COVID-19 PANDEMIC: IMPACT ANALYSIS ON AUDIT PRACTICES
The Covid-19 (Coronavirus) pandemic ravaging the world undoubtedly has a global impact on the economy leaving no business operations behind and as such affected professional practice like auditing which is an obligatory professional task to be carried out on business operations as its importance in ensuring transparency in financial dealings and tax remittance cannot be overemphasized. As other sectors of the economy are battling to stay afloat with their operations during these trying times, the long-term economic and business consequences remain unknown. In the same vein, while the numerous consequences that have led to halting in different business operations around the world because of the pandemic widespread is being battled with, the financial reporting consequence has currently been faced by professional practice like an audit of most businesses also remains a thing of major concern.
Challenges of Audit Practice during COVID-19 Pandemic
The spike in confirmed cases of the pandemic in the world is on the rise, challenges never before faced by auditors in performing audits are emerging in the audit profession/practice. However, it has proven that audit practitioners need to be more responsive and creative in performing audits with adherence to compliance of basic auditing standards. Some major challenges faced with audit practice during these critical times are further discussed below:
i. Financial statement issuance delays
ii. Fraud risk
iii. Accessing client records
iv. Changes in the financial reporting chain
v. Changes in Business Operation Subsequent Events
Financial Statement Issuance Delays
With many businesses faced with unexpected closures and demand uncertainties, completion of procedures necessary to issue historical financial statements may be a low priority. The Security exchange commission (SEC) has provided issuers conditional relief related to filing deadlines. Management and auditors of private companies may consider delaying financial statement issuance, if possible until circumstances improve. In the interim, management of private companies could choose to communicate with users by means other than issued historical financial statements (such as drafts or projections).
Access to Client Records
With the lockdown in place, it is a difficult task to access client books and records as a result of restrictions on individual movement and commencement of business operations nationwide. There are more difficulties especially in cases where clients still maintain keeping records on paper. Though Auditors may be able to obtain client-prepared copies or scans of key records, auditors need to consider the authenticity of those records and perhaps perform additional audit procedures to be satisfied that those records are complete, accurate, and authentic before acceptance and processing of such records, hence the delay in report.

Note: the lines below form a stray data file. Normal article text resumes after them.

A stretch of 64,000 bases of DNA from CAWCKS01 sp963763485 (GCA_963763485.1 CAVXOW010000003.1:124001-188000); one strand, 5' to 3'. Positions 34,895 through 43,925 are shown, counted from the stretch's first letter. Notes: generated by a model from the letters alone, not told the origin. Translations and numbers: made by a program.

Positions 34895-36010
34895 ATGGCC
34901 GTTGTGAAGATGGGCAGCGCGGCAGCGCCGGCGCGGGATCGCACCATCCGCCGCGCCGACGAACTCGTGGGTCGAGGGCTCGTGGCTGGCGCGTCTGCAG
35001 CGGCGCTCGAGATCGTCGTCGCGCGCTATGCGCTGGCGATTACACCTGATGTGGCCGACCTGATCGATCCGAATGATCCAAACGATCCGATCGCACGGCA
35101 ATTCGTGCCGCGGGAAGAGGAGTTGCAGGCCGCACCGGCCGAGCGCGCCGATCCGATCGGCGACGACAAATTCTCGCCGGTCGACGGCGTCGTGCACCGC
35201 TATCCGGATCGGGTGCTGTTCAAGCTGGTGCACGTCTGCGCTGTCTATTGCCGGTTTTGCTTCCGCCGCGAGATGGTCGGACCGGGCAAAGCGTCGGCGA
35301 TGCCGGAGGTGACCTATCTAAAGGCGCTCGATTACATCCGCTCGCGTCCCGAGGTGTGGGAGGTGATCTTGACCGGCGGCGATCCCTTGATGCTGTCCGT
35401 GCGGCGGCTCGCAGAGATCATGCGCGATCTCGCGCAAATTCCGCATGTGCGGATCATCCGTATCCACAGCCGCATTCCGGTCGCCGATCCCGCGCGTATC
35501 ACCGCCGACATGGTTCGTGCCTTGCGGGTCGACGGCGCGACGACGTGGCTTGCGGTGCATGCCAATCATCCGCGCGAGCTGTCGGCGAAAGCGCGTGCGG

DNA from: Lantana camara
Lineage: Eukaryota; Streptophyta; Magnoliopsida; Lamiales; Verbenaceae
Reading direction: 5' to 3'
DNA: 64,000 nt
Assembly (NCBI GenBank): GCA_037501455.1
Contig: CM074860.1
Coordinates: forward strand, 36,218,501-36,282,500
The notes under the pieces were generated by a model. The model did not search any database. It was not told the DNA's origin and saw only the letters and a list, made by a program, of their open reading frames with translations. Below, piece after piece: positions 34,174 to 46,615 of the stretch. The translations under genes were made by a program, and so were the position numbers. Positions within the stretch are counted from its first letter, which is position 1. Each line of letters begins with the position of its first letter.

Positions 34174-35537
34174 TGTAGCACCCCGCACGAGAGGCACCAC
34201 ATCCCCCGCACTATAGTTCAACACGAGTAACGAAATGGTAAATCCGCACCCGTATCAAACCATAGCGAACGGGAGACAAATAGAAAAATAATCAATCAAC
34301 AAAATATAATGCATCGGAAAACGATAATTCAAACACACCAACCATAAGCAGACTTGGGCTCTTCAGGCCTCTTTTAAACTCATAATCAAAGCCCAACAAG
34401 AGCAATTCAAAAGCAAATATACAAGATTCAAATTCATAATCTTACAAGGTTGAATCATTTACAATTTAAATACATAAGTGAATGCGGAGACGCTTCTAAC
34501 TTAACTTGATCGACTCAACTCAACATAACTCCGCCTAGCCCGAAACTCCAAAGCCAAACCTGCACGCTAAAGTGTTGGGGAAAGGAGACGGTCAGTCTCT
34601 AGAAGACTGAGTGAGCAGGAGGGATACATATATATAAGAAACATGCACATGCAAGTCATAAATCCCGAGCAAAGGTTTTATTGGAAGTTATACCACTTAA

Increased Fraud Risk Exposure
Auditors are most likely to be faced with the challenge of a spike in fraud records. Currently, companies are disengaging key personnel and with workforces moving out of the typical office environment, there could be a breakdown in internal control. On that note, Auditors may need to adjust audit procedures that were necessary to help reduce any potential fraud risks that could have a material effect on the financial statements.
Changes in Financial Reporting Chain
Changes in applicable financial reporting standards, changes in laws or regulations, or new transactions for the entity such as the receipt of subsidies are regarded as challenges auditors are most likely to encounter during these times.
Changes in how, and where, auditors are undertaking their work may necessitate firms to respond to the changing environment, for example by considering quality control policies and procedures relating to direction and supervision of engagement teams and the review of their work. At the engagement level, auditors should have heightened awareness of the possibility of fraud or error, including fraudulent financial reporting, with the importance of the exercise of professional skepticism top of mind in performing audit procedures.